The soil is black and rich, the sun unrelenting, the wind a constant in the stark landscape that Bruce Machart limns so superbly in The Wake of Forgiveness, his debut novel set in early 20th-century Lavaca County in southeast Texas, a land where a man needs good seed, a strong back, stubbornness and a wife who lives long enough to give him sons. A land where thick stands of mesquite trees have "arthritic branches and thorns long enough to skewer a foot in the way only careless barefoot boys and Jesus might fully appreciate." The sun bakes the earth to a tough polish, the scents of dry pine and chimney smoke fill the air, and the relentless wind picks up out of the west, "as if bent on keeping the sun on the morning horizon." This is harsh country and a harsh life, rendered in lush prose.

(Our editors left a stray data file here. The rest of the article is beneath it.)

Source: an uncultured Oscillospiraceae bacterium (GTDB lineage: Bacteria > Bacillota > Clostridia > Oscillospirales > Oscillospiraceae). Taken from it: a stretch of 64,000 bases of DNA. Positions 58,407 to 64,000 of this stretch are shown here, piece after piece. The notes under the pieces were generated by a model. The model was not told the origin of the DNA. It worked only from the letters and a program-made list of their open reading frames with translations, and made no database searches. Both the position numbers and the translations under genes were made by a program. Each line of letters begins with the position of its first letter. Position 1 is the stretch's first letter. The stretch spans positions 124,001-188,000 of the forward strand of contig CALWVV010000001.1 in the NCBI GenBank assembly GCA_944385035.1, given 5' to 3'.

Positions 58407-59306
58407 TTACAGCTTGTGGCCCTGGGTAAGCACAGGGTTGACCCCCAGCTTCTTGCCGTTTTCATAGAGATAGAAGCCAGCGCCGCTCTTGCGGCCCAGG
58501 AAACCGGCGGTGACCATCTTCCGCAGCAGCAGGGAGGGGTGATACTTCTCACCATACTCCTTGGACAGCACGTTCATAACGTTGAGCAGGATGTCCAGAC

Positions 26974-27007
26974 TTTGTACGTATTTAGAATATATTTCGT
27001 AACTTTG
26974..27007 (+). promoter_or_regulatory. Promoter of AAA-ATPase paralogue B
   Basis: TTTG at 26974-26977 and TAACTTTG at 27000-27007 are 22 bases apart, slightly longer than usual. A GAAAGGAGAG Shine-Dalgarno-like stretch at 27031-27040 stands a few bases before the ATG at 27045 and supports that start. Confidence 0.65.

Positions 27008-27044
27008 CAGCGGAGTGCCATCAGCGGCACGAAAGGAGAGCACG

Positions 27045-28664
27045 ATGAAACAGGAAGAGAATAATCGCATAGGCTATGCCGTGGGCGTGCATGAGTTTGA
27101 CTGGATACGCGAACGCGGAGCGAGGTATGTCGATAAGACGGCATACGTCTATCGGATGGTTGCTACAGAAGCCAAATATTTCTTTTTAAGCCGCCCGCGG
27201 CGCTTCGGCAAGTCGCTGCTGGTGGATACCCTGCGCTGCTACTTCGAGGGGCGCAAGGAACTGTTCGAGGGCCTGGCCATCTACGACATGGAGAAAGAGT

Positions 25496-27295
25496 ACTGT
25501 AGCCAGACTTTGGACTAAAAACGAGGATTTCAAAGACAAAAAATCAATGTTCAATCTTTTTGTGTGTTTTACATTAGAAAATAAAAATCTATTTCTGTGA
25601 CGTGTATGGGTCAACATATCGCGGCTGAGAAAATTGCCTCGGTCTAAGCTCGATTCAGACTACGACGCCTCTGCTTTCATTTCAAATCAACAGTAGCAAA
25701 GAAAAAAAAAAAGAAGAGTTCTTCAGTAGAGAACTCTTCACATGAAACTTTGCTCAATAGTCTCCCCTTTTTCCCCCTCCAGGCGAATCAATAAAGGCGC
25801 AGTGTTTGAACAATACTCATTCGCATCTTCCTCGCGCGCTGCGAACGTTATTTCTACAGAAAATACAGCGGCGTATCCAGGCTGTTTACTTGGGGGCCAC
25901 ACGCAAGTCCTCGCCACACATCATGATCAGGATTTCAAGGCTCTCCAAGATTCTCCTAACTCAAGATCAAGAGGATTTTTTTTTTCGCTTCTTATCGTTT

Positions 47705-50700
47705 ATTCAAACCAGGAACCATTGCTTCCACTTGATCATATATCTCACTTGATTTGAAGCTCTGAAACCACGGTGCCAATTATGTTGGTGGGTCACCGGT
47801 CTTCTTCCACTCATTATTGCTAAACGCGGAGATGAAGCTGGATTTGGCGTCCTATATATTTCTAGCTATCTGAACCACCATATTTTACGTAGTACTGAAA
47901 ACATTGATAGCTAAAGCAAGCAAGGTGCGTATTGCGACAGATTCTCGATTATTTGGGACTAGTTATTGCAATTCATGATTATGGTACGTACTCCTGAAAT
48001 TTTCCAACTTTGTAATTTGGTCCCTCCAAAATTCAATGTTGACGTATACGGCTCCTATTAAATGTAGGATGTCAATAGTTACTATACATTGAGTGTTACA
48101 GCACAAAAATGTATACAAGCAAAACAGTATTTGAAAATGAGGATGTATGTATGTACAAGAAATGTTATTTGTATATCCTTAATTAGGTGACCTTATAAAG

The novel opens with an epigraph from Lamentations: "It is good for a man that he bear the yoke in his youth...." Vaclav Skala takes these words literally after his pregnant wife dies. When he wakes in wet bed linens to find her clutching rosary beads and moaning, he kisses her tenderly on her forehead, thinking her water had broken, but he soon realizes the wetness is blood, as she births their fourth son. That kiss was the last moment of softness in Vaclav's life. His newest son suckles the scant milk left, and Vaclav says, "Let him get what's left of her if he can. He's done taken the rest." While the pink glow of dawn begins and mockingbirds come to life in the pear grove, Vaclav burns the mattress feathers, staring at his hands stained with the blood of the only woman he'd ever been fond of. Townsfolk would assume that the death of Klara Skala had turned a gentle man bitter, but in truth, her death merely returned him to the hard man he'd been before.